Randomly Amplified Polymorphic DNA (RAPD) Variation among and within Cultivated and Wild American Ginseng (Panax quinquefolium L.) Populations

in HortScience
Authors:
C.L. BoehmDept. of Horticulture, Univ. of Wisconsin-Madison, Madison, WI 54706

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H.C. HarrisonDept. of Horticulture, Univ. of Wisconsin-Madison, Madison, WI 54706

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G. JungDept. of Horticulture, Univ. of Wisconsin-Madison, Madison, WI 54706

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J. NienhuisDept. of Horticulture, Univ. of Wisconsin-Madison, Madison, WI 54706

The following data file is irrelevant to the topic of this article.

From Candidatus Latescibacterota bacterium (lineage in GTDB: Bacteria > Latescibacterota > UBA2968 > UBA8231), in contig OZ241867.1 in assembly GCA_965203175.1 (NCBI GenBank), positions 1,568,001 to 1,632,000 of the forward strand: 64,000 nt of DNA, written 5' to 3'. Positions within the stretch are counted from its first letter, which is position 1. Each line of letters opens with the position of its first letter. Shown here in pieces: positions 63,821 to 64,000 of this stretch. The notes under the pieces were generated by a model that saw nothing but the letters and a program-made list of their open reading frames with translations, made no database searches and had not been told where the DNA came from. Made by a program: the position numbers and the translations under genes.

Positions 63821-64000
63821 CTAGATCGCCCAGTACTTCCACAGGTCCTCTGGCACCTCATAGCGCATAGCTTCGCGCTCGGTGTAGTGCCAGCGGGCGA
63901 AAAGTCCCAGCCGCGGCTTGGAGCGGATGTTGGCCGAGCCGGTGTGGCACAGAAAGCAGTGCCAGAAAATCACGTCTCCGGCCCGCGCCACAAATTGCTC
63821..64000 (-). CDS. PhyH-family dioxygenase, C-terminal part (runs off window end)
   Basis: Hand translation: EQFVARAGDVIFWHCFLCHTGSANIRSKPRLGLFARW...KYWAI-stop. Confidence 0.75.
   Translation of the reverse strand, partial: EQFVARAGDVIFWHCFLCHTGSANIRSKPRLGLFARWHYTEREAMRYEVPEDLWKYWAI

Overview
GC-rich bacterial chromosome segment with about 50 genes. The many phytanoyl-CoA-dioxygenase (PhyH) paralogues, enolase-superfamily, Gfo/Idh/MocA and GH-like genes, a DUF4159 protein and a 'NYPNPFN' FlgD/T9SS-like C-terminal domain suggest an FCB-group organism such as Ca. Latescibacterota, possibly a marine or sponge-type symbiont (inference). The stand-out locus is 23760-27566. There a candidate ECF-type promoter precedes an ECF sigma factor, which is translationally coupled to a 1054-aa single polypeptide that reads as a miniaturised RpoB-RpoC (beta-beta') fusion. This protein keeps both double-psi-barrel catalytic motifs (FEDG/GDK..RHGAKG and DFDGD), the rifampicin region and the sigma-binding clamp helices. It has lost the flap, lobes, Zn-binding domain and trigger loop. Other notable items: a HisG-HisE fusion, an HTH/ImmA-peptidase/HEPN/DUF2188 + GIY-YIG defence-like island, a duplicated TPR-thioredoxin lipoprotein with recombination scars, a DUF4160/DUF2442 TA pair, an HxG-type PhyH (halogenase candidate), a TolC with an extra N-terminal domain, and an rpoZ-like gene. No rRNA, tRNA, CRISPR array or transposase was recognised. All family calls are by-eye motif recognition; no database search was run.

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The magnitude of genetic differences among and the heterogeneity within cultivated and wild American ginseng populations is unknown. Variation among individual plants from 16 geographically separated, cultivated populations and 21 geographically separated, wild populations were evaluated using RAPD markers. Cultivated populations from the midwestern U.S., the southern U.S., and Canada were examined. Wild populations from the midwestern U.S., the southern U.S., and the eastern U.S. were examined. Polymorphic bands were observed for 15 RAPD primers, which resulted in 100 scored bands. Variation was found within and among populations, indicating that the selected populations are heterogeneous with respect to RAPD markers. The genetic relationships among individual genotypes were estimated using the ratio of discordant bands to total bands scored. Multidimensional scaling of the relationship matrix showed independent clusters corresponding to the geographical and cultural origins of the populations. The integrity of the clusters were confirmed using pooled chi-squares for fragment homogeneity. Average gene diversity (Hs) was calculated for each population sample, and a one-way analysis of variance showed significant differences among populations. Overall, the results demonstrate the usefulness of the RAPD procedure for evaluating genetic relationships and comparing levels of genetic diversity among populations of American ginseng genotypes.

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